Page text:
Tuesday, May 24, 2016
Monday, May 9, 2016
This morning, I read the following in the book of Job:
“Then the LORD spoke to Job out of the storm:
‘Brace yourself like a man;
I will question you,
and you shall answer me.
Would you discredit my justice?
Would you condemn me to justify yourself?’” Job 40:6-8
It struck me that discrediting and condemning God is exactly what keeps many people from Him.
This is why, more likely than not, most people must come to the end of themselves before they can accept a saving faith in Christ. Where self-justification ends, Christ's justification begins.
I say a “saving” faith because many people may have had faith, but it didn’t save them because it was self-created, or a faith of tradition or rote church attendance. And that kind of faith is like a house built on sand: it cannot withstand the winds, rain and floods of life (Matthew 7:24-27).
"Therefore there is now no condemnation for those who are in Christ Jesus. For the law of the Spirit of life in Christ Jesus has set you free from the law of sin and of death." Romans 8:1-2
Wednesday, May 4, 2016
So much of prayer is our willingness to be obedient to living in God’s grace, timing and will.
As I increasingly realize, when I make God alone my portion and am not distracted by the world or my human emotions and sense of personal righteousness, I am at peace with God and my desire to meet with Him in prayer grows.
As I progressively trust God with myself, other people and situations, He mercifully blesses that trust and my intentional act of giving everyone and everything over into His care. And one of the blessings is His chipping away at my fears, which in turn allows me to live more and more in a healthy, hands-off neutrality with the world around me and in an attitude of goodwill as opposed to judgment or fretfulness.
In short, as I decrease and Christ increases, joy increases as well.
When fears threaten to creep back in (and they do), I go to God and, as much as a reminder to myself as it is a prayer, I say, simply and almost matter-of-factly,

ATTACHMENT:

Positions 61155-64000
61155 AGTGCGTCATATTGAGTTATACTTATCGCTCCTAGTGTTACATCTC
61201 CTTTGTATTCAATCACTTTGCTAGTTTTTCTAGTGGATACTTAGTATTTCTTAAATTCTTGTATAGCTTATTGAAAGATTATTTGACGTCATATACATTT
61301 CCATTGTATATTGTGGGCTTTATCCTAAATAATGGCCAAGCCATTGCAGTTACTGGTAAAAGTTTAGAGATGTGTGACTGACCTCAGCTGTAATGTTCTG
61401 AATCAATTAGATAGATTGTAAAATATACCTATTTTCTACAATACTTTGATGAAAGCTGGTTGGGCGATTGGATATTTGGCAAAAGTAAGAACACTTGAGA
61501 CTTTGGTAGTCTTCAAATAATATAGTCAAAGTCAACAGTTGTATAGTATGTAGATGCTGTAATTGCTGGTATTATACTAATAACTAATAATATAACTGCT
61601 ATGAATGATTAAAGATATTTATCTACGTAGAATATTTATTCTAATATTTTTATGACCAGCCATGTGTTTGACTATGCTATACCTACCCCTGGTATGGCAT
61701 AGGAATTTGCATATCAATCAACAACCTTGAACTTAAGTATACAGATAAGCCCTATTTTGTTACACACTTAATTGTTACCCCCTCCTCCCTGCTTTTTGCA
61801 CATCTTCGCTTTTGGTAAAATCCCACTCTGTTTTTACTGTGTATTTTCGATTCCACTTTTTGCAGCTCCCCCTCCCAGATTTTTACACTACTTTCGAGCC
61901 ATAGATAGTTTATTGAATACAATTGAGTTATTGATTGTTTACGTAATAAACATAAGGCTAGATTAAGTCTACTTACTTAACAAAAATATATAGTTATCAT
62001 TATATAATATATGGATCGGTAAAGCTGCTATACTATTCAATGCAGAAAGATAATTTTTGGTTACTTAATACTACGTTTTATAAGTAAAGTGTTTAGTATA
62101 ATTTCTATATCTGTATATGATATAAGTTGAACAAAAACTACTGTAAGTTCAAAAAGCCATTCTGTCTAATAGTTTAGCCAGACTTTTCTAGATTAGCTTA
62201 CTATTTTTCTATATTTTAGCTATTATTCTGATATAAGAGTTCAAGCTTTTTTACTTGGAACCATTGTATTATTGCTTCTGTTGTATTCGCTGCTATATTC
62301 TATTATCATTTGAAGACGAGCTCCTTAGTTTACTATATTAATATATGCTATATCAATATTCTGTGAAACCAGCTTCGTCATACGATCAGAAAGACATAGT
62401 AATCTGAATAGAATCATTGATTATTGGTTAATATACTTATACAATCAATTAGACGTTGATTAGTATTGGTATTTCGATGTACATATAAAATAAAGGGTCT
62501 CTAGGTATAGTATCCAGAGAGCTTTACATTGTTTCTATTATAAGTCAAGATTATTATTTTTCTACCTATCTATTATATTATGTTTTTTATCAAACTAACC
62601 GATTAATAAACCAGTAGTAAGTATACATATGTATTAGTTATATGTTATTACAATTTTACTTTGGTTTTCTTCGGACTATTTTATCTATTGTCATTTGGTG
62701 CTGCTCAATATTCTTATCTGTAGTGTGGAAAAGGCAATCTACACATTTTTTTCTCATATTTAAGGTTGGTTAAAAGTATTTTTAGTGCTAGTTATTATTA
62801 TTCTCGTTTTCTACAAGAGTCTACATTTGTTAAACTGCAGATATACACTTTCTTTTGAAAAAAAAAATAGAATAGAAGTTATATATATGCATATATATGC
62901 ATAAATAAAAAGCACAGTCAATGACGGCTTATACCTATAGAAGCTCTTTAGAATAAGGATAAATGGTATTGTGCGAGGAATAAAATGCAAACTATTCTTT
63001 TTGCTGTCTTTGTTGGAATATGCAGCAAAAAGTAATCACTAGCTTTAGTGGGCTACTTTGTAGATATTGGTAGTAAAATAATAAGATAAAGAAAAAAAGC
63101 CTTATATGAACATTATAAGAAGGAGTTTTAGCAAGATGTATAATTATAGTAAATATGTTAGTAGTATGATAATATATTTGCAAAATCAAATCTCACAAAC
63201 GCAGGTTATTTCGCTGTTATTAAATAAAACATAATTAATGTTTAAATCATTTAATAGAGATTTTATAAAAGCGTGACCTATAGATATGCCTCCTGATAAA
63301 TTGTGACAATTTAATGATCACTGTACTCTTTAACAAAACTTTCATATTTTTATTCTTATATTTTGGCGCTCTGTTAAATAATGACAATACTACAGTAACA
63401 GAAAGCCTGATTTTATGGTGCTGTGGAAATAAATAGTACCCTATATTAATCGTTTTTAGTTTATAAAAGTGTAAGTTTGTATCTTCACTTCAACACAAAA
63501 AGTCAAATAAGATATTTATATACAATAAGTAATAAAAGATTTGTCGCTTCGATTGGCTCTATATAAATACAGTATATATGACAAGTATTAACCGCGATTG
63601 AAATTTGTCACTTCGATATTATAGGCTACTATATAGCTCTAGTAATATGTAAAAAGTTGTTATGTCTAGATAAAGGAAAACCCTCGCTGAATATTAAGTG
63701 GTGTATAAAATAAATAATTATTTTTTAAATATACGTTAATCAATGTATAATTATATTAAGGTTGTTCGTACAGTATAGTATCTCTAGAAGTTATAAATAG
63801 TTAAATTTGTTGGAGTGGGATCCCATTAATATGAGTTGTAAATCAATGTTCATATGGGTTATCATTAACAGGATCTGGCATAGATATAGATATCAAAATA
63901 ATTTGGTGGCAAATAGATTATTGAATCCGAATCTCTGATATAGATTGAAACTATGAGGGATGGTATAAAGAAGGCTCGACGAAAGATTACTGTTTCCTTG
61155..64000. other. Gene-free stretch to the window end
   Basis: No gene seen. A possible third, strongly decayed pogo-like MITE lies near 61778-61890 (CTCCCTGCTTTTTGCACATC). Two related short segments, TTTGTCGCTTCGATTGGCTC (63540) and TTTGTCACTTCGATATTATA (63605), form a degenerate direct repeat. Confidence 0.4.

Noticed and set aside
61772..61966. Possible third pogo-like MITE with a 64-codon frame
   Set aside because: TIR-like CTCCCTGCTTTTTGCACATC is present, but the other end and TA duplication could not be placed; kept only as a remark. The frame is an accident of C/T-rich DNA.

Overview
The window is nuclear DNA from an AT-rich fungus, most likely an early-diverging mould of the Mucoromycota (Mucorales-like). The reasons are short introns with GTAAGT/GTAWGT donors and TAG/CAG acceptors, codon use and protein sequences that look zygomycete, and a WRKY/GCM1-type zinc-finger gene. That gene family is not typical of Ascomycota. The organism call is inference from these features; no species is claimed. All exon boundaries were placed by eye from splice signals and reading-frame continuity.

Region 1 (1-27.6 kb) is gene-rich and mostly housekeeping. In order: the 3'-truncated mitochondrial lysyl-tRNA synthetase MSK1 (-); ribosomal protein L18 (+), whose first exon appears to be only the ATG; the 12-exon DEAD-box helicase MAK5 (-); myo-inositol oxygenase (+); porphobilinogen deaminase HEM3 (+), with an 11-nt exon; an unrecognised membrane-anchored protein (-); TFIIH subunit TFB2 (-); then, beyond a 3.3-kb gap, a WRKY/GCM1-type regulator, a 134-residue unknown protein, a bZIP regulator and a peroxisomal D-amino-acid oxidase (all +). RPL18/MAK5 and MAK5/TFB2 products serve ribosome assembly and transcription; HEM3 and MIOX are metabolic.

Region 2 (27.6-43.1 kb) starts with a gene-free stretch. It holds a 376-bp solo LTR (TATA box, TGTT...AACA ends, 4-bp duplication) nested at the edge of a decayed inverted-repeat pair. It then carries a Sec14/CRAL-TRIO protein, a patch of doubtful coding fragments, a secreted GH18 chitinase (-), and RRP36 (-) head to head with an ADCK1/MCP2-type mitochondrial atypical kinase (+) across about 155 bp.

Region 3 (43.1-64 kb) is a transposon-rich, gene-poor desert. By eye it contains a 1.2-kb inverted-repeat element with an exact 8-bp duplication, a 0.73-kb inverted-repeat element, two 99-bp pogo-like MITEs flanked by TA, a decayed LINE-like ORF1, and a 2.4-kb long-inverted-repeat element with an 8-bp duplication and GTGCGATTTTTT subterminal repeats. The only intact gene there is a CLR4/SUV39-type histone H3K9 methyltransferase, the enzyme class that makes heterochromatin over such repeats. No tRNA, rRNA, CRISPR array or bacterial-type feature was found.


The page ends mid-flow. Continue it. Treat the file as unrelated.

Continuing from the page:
“God, you’ve got this.”
I say it as many times as needed to eradicate fear, knowing that God will not leave me in the lurch: he will provide protection, guidance and wisdom, and be in every conversation and circumstance.
I know it because I have lived it with God. Looking back on the protections God has afforded, the dungeon-like darkness He has held my hand through, the merciful and often surprisingly immediate answers to implorings, I marvel that God has brought me and my family this far (2 Samuel 7:18, 1 Chronicles 17:16).
My reliance on Him enables me to remain in His grace and will by keeping my mind and heart on Him, while listening to the Holy Spirit’s constant and sure counsel that reveals the state of my heart and sinful tendencies lurking under the surface. At the same time, the Holy Spirit supplies encouragement, direction and desire to follow Christ, not myself or other people and social constructs.
While I do not claim to know how God deals with every prayer of every person, I have experienced personally the fruit of His righteousness becoming righteousness in myself and others via obedience to His Holy Spirit and Word.
I, myself, if I am in my own human righteousness, trusting in that, will sin, missing out on the victorious life in Christ God so graciously desires to bless with. My ability and willingness to pray is also tarnished when I close the window to God.
Bible.org says it well:
“Prayer is not a reward for perfection, but rather is God honoring His servants who earnestly seek to please Him. James writes, "The prayer of a righteous man is powerful and effective" (b). John expressed it, "Dear friends, if our hearts do not condemn us, we have confidence before God and receive from him anything we ask, because we obey his commands and do what pleases him" ().
God has promised to answer prayer according to His marvelous grace, according to His infinite power, and in keeping with His infinite love and faithfulness. When prayers seem to be unanswered, we must first ask ourselves if we have met the four conditions for answered prayer” (faithfulness in prayer itself, according to God’s will, to the glory of God and waiting on the proper timing of God’s answer). “Then we can continue to be faithful in prayer. Our attitude can be one of implicit confidence that He ‘is able to do immeasurably more than all we ask or imagine, according to his power that is at work within us’ ().
As we praise Him for His faithfulness, seek His will and glory, pray faithfully, and wait patiently until God's time, He will answer us.” Bible.org
copyright Barb Harwood
“Rejoice in the Lord always; again I will say, rejoice! Let your gentle spirit be known to all men. The Lord is near. Be anxious for nothing, but in everything by prayer and supplication with thanksgiving let your requests be made known to God. And the peace of God, which surpasses all comprehension, will guard your hearts and your minds in Christ Jesus.